Acs’s strongest chapters are on the relationship between philanthropy and the creation of wealth. While there are times it sounds like he is quoting directly from Claire Gaudiani’s book, The Greater Good: How Philanthropy Drives the American Economy and Can Save Capitalism, he has clearly captured the heart of Schumpeter’s dictum of “creative destruction” and the benefits to not only capitalism itself but society in general. Large, managed economies and businesses eventually become incapable of responding to new realities and can only survive through complex and lumbering relationships with government. They are not adaptable and in time fall in on themselves. “The culture of large firms pushed away from innovation. Economic concentration begins to have a negative effect on entrepreneurial values, innovation, and technological change.”

It is the new entrepreneurial ventures (assisted by research universities) that create new wealth—and a particular kind of wealth. It is this wealth created by distinctly middle-class (bourgeois) values that not only destroys the unwieldy business structures but performs two very important tasks.

First, it defines philanthropy as something other than charity. While charity is the traditional means of providing temporary relief for the needy, philanthropy “is about creating opportunity for individuals and getting results.” Charity, for Acs, “descends from a paternalistic society in which giving by the wealthy is designed to demonstrate compassion for the poor in times of need. Charity is designed not to empower others but rather to sustain them—not necessarily in poverty, but not on a path to prosperity, either.”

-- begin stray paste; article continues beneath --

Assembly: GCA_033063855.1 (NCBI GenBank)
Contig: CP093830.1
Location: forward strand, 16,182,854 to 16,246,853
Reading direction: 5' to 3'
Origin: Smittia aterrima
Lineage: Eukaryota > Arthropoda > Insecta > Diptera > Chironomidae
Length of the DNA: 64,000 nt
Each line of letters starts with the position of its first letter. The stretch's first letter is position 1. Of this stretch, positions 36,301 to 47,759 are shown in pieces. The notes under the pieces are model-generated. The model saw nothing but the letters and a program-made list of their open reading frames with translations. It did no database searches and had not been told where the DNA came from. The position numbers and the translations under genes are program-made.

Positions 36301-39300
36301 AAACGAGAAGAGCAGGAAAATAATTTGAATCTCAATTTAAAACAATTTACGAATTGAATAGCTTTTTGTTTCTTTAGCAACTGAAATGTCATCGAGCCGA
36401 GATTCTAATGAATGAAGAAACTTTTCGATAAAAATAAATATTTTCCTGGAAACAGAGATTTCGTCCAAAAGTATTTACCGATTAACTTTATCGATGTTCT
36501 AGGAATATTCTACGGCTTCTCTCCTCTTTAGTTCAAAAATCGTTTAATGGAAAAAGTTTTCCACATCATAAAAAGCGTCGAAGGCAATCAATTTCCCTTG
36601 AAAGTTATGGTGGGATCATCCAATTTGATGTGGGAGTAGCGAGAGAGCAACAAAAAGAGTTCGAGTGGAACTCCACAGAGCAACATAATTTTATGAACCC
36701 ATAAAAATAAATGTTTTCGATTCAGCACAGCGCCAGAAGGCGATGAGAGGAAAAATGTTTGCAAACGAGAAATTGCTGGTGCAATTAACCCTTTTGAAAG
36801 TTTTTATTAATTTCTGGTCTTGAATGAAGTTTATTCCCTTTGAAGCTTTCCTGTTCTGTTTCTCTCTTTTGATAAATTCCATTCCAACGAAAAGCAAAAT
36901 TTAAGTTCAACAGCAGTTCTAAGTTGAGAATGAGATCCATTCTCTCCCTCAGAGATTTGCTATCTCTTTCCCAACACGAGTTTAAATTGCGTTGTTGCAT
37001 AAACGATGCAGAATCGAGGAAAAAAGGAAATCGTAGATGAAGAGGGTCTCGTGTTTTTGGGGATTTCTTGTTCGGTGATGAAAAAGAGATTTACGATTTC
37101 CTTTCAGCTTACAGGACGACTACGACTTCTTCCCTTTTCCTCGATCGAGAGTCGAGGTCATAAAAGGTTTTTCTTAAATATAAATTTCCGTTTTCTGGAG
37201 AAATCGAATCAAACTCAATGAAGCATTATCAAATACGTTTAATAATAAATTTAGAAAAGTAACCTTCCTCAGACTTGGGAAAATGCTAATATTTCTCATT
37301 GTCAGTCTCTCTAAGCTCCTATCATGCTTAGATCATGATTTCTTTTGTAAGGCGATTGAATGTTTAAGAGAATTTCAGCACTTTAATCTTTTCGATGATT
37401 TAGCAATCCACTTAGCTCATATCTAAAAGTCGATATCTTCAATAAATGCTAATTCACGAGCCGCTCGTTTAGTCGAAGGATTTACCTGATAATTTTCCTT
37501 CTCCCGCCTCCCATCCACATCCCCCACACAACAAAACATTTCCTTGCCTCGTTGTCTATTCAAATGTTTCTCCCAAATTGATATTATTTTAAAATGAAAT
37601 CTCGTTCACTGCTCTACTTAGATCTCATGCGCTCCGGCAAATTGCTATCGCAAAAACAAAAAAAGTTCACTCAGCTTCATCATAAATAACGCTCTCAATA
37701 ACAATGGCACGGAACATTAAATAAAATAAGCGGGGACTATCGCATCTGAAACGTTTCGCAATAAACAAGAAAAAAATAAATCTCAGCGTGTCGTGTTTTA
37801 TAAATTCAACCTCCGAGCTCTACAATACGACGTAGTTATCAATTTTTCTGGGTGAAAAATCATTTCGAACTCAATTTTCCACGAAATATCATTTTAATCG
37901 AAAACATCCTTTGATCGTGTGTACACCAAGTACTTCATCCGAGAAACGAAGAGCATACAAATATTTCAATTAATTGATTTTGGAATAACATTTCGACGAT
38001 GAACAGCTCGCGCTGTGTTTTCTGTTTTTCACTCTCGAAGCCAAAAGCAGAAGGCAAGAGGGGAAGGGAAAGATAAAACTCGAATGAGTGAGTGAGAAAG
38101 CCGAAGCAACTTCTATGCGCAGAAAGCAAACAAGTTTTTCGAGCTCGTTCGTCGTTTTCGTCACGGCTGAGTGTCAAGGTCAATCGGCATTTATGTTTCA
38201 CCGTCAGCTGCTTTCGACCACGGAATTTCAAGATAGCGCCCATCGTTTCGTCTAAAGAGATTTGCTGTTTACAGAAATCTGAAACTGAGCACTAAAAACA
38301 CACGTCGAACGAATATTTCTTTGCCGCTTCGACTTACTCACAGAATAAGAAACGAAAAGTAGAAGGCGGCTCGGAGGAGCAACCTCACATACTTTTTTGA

While I understand the distinction, I think there is far more to charity (especially Christian charity) than being an outgrowth of a paternalistic society. In the midst of so much emphasis on measurement, impact, and evaluation there is something to be said for Peter’s response to the beggar in Acts 3. Surely, if he had money in his pocket at the time he would have given it without fear of the beggar misusing it or insisting the beggar start a business. I think there are scores of examples of charity that are far from paternalistic and we should be careful about accepting too quickly such a distinction between mere charity and the greater merits of philanthropy. Nonetheless, Acs’s distinction can be instructive.

Second, by providing opportunity through the support of institutions (like research universities—but also many more, I would add), philanthropy makes it possible to “recycle” wealth instead of merely redistributing it. In fact, the creation of opportunity and innovation through American- style capitalism may be the heart of the book. “Indeed, the notion of equal opportunity may be the most important of all the bourgeois values in America,” Acs concludes, “Because it allows the country to use the economic opportunities available there and not available in other societies to justify, and thus sustain, inequalities inherent in a free market.” What keeps America from becoming a classbased society is the basic belief in the importance of extending opportunity to as many as possible instead of keeping wealth and power in the hands of a few (government, big business, elites). It encourages philanthropy as a “mechanism for dismantling the accumulated wealth tied to the past and reinvesting it to strengthen the entrepreneurial potential of the future.”